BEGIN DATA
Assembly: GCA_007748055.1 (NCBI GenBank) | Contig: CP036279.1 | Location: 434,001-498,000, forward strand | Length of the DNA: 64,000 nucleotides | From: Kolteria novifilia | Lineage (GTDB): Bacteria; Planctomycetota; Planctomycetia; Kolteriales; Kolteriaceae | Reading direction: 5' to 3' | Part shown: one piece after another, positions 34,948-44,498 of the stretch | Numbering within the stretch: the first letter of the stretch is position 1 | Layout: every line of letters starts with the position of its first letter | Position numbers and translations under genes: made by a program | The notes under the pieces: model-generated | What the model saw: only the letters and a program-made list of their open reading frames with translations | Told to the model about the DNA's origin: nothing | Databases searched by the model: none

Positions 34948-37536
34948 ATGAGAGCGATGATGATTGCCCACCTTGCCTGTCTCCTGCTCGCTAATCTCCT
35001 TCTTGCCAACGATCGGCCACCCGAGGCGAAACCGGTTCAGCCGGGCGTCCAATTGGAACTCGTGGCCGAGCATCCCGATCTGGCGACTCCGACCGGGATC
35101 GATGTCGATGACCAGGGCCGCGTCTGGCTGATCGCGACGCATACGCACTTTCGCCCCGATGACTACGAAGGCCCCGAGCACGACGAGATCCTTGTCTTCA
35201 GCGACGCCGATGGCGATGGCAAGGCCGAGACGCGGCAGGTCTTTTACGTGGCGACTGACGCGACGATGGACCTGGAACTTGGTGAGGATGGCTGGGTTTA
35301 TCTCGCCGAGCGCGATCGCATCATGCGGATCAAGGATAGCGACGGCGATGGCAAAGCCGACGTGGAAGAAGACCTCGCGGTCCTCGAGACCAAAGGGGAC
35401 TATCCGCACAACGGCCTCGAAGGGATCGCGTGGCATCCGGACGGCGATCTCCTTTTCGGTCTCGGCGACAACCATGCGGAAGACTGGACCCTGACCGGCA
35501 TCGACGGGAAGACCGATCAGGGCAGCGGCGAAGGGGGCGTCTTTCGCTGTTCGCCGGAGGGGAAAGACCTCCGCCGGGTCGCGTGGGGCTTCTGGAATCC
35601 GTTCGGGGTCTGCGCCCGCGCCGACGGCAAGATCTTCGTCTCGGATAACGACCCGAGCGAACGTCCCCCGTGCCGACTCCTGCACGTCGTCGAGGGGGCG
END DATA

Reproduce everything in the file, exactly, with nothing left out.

Assembly: GCA_007748055.1 (NCBI GenBank) | Contig: CP036279.1 | Location: 434,001-498,000, forward strand | Length of the DNA: 64,000 nucleotides | From: Kolteria novifilia | Lineage (GTDB): Bacteria; Planctomycetota; Planctomycetia; Kolteriales; Kolteriaceae | Reading direction: 5' to 3' | Part shown: one piece after another, positions 34,948-44,498 of the stretch | Numbering within the stretch: the first letter of the stretch is position 1 | Layout: every line of letters starts with the position of its first letter | Position numbers and translations under genes: made by a program | The notes under the pieces: model-generated | What the model saw: only the letters and a program-made list of their open reading frames with translations | Told to the model about the DNA's origin: nothing | Databases searched by the model: none

Positions 34948-37536
34948 ATGAGAGCGATGATGATTGCCCACCTTGCCTGTCTCCTGCTCGCTAATCTCCT
35001 TCTTGCCAACGATCGGCCACCCGAGGCGAAACCGGTTCAGCCGGGCGTCCAATTGGAACTCGTGGCCGAGCATCCCGATCTGGCGACTCCGACCGGGATC
35101 GATGTCGATGACCAGGGCCGCGTCTGGCTGATCGCGACGCATACGCACTTTCGCCCCGATGACTACGAAGGCCCCGAGCACGACGAGATCCTTGTCTTCA
35201 GCGACGCCGATGGCGATGGCAAGGCCGAGACGCGGCAGGTCTTTTACGTGGCGACTGACGCGACGATGGACCTGGAACTTGGTGAGGATGGCTGGGTTTA
35301 TCTCGCCGAGCGCGATCGCATCATGCGGATCAAGGATAGCGACGGCGATGGCAAAGCCGACGTGGAAGAAGACCTCGCGGTCCTCGAGACCAAAGGGGAC
35401 TATCCGCACAACGGCCTCGAAGGGATCGCGTGGCATCCGGACGGCGATCTCCTTTTCGGTCTCGGCGACAACCATGCGGAAGACTGGACCCTGACCGGCA
35501 TCGACGGGAAGACCGATCAGGGCAGCGGCGAAGGGGGCGTCTTTCGCTGTTCGCCGGAGGGGAAAGACCTCCGCCGGGTCGCGTGGGGCTTCTGGAATCC
35601 GTTCGGGGTCTGCGCCCGCGCCGACGGCAAGATCTTCGTCTCGGATAACGACCCGAGCGAACGTCCCCCGTGCCGACTCCTGCACGTCGTCGAGGGGGCG